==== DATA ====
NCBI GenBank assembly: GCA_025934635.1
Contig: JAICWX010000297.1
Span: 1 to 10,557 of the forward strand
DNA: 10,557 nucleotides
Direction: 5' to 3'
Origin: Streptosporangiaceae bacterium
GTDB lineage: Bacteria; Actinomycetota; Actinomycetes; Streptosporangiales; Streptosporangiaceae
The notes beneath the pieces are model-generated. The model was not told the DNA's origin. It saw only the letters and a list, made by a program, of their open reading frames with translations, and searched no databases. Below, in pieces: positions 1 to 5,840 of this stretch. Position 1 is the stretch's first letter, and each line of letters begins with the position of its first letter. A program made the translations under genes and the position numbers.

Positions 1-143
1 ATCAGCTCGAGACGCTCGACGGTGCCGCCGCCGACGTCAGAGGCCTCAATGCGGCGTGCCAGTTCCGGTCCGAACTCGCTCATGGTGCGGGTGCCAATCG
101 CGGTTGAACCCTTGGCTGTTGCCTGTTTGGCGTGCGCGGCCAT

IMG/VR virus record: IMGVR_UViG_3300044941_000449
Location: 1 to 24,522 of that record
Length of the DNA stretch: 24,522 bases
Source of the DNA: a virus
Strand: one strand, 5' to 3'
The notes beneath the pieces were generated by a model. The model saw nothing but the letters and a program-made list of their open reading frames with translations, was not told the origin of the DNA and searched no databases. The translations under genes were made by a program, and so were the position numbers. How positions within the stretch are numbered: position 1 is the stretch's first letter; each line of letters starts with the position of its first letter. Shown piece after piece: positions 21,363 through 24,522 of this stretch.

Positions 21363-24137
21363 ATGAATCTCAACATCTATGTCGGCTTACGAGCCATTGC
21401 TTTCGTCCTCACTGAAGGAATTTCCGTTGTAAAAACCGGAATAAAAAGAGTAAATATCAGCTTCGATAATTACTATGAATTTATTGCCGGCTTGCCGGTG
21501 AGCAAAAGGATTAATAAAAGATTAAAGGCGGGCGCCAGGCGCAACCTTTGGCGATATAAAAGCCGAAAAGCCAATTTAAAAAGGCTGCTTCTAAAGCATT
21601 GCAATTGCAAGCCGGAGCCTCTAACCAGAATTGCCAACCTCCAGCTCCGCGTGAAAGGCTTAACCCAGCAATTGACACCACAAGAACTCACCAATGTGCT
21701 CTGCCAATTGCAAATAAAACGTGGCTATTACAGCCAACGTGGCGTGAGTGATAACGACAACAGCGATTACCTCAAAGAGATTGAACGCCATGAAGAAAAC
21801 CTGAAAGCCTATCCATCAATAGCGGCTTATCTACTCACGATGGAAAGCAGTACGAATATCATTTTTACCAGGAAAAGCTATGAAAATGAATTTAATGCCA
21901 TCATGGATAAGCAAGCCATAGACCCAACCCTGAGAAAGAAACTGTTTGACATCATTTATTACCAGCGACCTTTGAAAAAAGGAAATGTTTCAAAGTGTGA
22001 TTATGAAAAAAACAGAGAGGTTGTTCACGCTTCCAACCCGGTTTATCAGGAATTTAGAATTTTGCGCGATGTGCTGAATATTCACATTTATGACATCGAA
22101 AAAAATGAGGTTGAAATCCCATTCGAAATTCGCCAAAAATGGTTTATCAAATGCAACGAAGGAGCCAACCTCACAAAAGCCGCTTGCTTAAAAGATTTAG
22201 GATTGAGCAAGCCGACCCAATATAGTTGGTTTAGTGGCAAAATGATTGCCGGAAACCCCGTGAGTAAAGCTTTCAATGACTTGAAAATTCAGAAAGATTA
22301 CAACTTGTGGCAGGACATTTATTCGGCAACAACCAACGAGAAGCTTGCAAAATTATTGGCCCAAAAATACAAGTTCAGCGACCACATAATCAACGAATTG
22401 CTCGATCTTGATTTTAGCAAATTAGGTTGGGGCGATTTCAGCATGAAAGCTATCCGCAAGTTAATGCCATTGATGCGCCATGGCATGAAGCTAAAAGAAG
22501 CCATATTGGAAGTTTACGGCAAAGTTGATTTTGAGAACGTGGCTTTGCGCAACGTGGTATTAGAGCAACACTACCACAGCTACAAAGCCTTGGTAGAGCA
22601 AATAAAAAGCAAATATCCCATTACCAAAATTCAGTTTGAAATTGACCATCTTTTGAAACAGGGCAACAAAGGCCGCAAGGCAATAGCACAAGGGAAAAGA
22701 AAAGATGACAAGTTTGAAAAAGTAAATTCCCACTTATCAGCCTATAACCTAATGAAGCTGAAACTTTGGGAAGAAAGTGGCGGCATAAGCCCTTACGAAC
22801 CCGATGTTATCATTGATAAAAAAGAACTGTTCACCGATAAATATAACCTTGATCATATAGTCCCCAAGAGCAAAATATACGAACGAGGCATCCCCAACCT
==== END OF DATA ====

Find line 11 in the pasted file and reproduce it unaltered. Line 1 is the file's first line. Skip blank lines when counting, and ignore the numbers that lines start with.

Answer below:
101 CGGTTGAACCCTTGGCTGTTGCCTGTTTGGCGTGCGCGGCCAT